ISSN (Print) - 0012-9976 | ISSN (Online) - 2349-8846
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A Flight from Plenty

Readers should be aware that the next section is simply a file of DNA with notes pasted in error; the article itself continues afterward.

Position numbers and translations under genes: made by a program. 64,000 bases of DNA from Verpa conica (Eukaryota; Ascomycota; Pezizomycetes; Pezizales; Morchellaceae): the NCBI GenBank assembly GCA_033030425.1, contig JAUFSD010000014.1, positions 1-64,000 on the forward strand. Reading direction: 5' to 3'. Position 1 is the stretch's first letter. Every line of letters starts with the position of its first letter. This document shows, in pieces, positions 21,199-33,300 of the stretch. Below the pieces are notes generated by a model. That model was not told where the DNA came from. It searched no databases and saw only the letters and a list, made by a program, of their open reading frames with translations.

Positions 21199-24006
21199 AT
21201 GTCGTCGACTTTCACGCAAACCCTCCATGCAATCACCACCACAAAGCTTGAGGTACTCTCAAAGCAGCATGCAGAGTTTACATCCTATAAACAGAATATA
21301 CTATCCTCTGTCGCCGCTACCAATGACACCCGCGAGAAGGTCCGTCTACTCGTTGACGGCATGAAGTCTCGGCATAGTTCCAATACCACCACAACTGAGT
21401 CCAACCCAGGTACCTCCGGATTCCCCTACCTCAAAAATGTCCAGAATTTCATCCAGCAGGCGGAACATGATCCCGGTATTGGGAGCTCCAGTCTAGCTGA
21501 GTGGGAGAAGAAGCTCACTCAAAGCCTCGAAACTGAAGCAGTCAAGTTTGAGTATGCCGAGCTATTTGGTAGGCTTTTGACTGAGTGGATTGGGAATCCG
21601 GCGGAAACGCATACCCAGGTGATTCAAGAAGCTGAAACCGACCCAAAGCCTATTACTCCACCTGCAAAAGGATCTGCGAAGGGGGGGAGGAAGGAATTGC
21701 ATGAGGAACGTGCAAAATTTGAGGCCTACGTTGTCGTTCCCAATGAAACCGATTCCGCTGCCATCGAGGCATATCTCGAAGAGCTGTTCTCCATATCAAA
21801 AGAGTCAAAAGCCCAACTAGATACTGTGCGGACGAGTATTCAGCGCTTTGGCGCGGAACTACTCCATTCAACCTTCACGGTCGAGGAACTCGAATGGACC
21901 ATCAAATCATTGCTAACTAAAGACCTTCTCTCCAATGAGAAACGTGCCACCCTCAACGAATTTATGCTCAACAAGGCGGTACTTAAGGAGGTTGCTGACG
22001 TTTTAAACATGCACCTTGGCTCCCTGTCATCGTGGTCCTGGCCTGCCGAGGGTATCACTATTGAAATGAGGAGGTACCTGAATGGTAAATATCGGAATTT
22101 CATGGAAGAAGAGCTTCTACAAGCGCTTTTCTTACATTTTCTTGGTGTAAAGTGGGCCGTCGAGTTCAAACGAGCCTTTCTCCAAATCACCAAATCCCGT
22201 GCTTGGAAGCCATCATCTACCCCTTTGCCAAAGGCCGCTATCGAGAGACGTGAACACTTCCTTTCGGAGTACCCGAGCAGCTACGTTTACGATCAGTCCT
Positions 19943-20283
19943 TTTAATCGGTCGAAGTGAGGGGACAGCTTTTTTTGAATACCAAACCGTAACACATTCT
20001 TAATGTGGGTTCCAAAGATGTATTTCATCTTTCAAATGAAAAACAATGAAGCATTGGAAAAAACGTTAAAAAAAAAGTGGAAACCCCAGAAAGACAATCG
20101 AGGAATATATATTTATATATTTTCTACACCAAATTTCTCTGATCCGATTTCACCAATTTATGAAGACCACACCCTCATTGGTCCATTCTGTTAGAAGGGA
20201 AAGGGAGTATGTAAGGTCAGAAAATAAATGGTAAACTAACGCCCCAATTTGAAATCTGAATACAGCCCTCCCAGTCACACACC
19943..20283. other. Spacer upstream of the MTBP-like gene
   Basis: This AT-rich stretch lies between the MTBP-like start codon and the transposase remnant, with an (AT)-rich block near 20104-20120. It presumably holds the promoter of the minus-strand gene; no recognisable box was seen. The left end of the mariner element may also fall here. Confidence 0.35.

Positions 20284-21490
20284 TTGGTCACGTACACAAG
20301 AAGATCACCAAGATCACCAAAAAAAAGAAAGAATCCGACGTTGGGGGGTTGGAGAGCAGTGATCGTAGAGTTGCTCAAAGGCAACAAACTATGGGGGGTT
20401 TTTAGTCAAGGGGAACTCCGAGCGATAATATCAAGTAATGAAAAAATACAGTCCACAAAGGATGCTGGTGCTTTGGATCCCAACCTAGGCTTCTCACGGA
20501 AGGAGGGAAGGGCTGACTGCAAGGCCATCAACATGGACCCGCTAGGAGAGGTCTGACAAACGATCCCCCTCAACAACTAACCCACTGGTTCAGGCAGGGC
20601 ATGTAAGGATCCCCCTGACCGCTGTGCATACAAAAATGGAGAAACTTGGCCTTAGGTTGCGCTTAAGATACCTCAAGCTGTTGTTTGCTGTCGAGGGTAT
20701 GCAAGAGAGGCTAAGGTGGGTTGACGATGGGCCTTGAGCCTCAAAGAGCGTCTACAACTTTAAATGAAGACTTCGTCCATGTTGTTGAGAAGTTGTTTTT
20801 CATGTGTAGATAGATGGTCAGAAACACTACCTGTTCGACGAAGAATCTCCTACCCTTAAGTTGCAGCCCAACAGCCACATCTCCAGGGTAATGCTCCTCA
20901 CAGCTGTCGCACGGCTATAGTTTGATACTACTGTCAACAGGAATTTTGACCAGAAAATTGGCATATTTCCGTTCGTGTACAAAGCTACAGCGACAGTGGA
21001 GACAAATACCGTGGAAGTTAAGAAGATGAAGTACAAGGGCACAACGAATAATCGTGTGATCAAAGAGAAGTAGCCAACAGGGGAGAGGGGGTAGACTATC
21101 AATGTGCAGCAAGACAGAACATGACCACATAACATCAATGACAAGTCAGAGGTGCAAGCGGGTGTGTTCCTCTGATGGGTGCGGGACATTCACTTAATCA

Some Aspects of Employment and Unemployment in Agriculture Manabendu Chattopadhyay Inter-State Variations in Types of Tenancy H Laxminarayan S S Tyagi Progress of Irrigation in Uttar Pradesh: East-West Differences Charles Clift Tubewell Irrigation in the Gangetic Plains B D Dhawan Review of Agriculture is published four times a year, on the last Saturday of March, June, September and December' Manuscripts intended for pub- lication should reach the Editor at least six weeks ahead of the A Flight from Plenty CLEARLY, it is not only Carter's United States of America that would curb grains production to avoid the pains of plenty. Indications are that the government of this country, containing millions of semi-starved people, is about to do similarly though necessarily in a more roundabout fashion. Nature has been in a way unkind to the Janat government: to the normal politicalz- economic pressures for higher prices and profits from the landlord, trader and rich farmer lobby, there is now added the pressure of yet another bumper harvest estimated at 70 mn tonnes of kharif paddy besides the less talked about poor man's coarse grains of bajra, jowar, etc. Already there are 20 mn tonnes and more of foodgrains in the official stocks which cannot be bought because, as Jagivan Ram admitted the other day, millions have not got the purchasing power. Of these, 2 mn tonnes in Punjab, Haryana and Rajasthan (estimated to cost Rs 200 crores) are on the verge of complete damage. After all, only six mn tonnes are in proper permanent storage, the rest in more or less equal proportions are in hired storage spaces and under 'cover and plinth'. Indeed, we have had to go abegging to IDA for loans even to store our foodgrains. And, at last, Surjeet Singh Barnala, the Union Minister for Food and Agriculture, has summoned enough courage to announce exports of foodgrains

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